The Wulitzer organ found at the Byrd theatre is much larger than organs found in smaller theatres “because they had to compensate for the acoustics of the building in that dome,” Gulledge said.

     He explained that the organ is important because there are only about a hundred organs like the Wurlitzer in the United States. Many organs have actually been moved from their intended place, but the organ at the Byrd theatre has remained in its original spot all these years. He noted that organs like the Wurlitzer used in the Byrd Theatre are usually only found in grand houses like Radio City Music Hall in New York City.

     Although Gulledge said he doesn’t write his own music, he has come up with a few tunes unique to the Byrd Theatre. The introduction, as the organ is being lifted up onto the stage, was actually written by accident.

     One morning, Gulledge was trying to come up with a grand introduction that would capture the audience’s attention when the cleaning lady came into the theatre. She used a leaf blower to blow all the trash from the previous night to the side so clean-up would be easier. As she was cleaning, Gulledge said his music began to grow louder and louder until he had this grand entrance. He entitled it Opera’s Opus because the cleaning lady’s name was Opera.

     Gulledge recalled seeing the marquee for the Byrd Theatre as a young child, and being mesmerized by the entire “Byrd experience.” Now generations of people are returning to the Byrd with their children to see Gulledge play.

     “When I was in college at Virginia Commonwealth University, my friends and I came out for every sing along that he played, and it was just so cool to see people in the community out. You’re in a theatre with a couple hundred people singing Christmas carols at the top of your lungs or ‘Grand Old Flag’ with Bob playing, and he’s really important to the community,”  Hilary Montgomery, a Byrd Theatre employee, said.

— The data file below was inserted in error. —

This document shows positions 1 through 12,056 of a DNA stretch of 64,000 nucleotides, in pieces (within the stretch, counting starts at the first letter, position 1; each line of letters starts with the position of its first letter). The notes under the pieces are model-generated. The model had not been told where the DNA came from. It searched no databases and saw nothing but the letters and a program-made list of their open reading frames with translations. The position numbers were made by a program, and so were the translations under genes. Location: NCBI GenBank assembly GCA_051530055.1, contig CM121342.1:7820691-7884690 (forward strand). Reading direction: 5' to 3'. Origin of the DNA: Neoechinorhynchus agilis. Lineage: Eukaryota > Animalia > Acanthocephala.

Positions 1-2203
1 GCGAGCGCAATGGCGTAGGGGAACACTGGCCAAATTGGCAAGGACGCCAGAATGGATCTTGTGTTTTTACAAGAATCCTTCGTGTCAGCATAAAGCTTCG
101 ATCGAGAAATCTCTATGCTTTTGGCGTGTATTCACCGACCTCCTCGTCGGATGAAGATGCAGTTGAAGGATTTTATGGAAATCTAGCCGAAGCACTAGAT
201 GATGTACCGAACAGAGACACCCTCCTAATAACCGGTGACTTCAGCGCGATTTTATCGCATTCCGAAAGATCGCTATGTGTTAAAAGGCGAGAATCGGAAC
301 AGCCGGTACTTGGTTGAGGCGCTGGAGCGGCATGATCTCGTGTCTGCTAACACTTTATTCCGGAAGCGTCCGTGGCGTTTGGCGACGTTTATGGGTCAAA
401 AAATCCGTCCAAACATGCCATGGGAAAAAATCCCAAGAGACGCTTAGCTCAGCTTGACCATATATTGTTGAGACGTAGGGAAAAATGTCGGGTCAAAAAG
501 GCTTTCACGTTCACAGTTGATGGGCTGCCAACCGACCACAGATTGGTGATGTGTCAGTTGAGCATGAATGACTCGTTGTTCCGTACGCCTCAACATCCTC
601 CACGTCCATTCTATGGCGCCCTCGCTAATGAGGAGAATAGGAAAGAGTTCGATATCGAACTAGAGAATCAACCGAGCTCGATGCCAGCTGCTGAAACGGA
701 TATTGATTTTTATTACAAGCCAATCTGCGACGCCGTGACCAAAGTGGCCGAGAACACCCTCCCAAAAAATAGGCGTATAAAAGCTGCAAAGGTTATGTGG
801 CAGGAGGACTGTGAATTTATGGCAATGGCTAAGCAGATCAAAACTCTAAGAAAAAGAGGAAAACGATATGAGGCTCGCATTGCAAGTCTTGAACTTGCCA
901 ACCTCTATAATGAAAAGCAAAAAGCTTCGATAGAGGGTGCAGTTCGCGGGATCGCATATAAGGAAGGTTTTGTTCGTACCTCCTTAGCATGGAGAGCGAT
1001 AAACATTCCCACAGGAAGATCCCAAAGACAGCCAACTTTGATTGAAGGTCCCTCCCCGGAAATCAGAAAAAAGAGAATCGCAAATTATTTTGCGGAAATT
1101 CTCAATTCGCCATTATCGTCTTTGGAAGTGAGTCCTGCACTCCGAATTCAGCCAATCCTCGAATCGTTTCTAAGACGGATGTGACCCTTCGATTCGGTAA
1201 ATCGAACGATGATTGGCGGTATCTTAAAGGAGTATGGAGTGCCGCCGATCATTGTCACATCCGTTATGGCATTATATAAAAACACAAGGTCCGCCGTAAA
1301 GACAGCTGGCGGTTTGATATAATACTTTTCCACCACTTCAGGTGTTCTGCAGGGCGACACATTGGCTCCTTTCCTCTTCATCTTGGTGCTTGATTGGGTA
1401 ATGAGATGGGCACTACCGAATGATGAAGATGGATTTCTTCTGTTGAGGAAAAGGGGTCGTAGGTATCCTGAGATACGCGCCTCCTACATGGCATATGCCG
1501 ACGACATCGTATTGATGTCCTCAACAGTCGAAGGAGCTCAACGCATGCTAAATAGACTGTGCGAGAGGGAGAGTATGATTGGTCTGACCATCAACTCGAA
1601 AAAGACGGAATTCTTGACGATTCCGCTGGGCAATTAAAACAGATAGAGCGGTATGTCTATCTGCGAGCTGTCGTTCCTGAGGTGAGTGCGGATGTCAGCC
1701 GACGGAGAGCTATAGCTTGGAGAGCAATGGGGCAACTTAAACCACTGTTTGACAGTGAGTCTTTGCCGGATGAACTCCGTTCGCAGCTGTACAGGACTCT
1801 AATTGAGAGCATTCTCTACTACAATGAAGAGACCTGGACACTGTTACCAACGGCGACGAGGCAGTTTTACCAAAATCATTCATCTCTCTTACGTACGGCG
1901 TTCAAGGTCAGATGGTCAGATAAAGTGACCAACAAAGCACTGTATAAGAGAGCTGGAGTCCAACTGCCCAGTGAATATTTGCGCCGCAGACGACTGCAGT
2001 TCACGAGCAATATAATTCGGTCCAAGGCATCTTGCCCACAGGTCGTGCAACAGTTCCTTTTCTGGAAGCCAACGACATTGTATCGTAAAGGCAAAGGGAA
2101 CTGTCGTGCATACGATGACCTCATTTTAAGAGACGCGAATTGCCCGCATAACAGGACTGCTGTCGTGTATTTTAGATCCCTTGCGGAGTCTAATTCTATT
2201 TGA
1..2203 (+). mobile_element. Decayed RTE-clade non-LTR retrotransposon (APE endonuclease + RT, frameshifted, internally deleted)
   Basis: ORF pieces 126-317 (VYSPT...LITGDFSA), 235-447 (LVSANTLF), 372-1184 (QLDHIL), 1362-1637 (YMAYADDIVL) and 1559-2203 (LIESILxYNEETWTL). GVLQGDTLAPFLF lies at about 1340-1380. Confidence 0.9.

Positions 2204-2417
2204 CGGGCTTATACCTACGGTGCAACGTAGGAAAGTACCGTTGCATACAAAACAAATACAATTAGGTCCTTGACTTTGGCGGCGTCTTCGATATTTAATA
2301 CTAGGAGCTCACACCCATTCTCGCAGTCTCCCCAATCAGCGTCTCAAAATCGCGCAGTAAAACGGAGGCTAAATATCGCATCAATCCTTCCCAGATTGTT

“Having Bob here is obviously a sense of nostalgia, but it’s also a wow factor, especially for younger kids who are just coming to the theatre… It’s a form of time travel where kids can come and see a movie like Pirates of the Caribbean for example, and that might be their first movie ever, but they get to see something and be a part of something that’s been around for 83 years,” Champ said.

     Gulledge, like so many others, was drawn to the theatre’s unique experience. He explained that people view the Byrd much differently than they do other theatres in the city because of its long history. The support of college students, as well as the appreciative audience, has helped the Byrd remain a commodity in the community according to Gulledge. He has high hopes that the people who love coming to the Byrd Theatre will continue to support it.

     “There’s an awe and a wonder about this place, and when they hear that organ for the first time, it’s not unusual on Saturday nights for people to just go crazy in here. They sing and they clap along with some of the music, and they seem to genuinely enjoy being here,” Gulledge said.

      Although Gulledge has no intention of leaving the Byrd any time soon, he is giving lessons to one student. Gulledge said that his current student “has an incredible memory and a natural sense of music.”

     When he isn’t at the Byrd Theatre, Gulledge also works at the Steinway Piano Gallery in Rockville, Md., as a sales consultant.

     When Gulledge has time off he loves playing in the Chesapeake Bay with his two grandsons, Tristan and Alexi.

     Gulledge lives near the Chesapeake Bay, so he usually arrives about 30 minutes before the 7:15 p.m. show to warm up. Although he doesn’t get to practice very much on the organ, he does practice on his piano at home in Virginia Beach.

     “He likes to please the crowd. He knows there are certain songs that are going to get a reaction based on certain crowds,” Damion Champ, a Byrd Theatre employee, said.

     As for his experience with the Byrd Theatre and the Richmond community, Gulledge said, he always enjoys meeting people from the audience that just stop to say hello and offer encouraging words. In addition, Gulledge said he appreciates the people that continually support the Byrd and make meaningful contributions to the preservation and restoration of the organ.

     Gulledge concluded that he tries to make the movie event all it can be, and that he is truly lucky to be a part of the whole experience.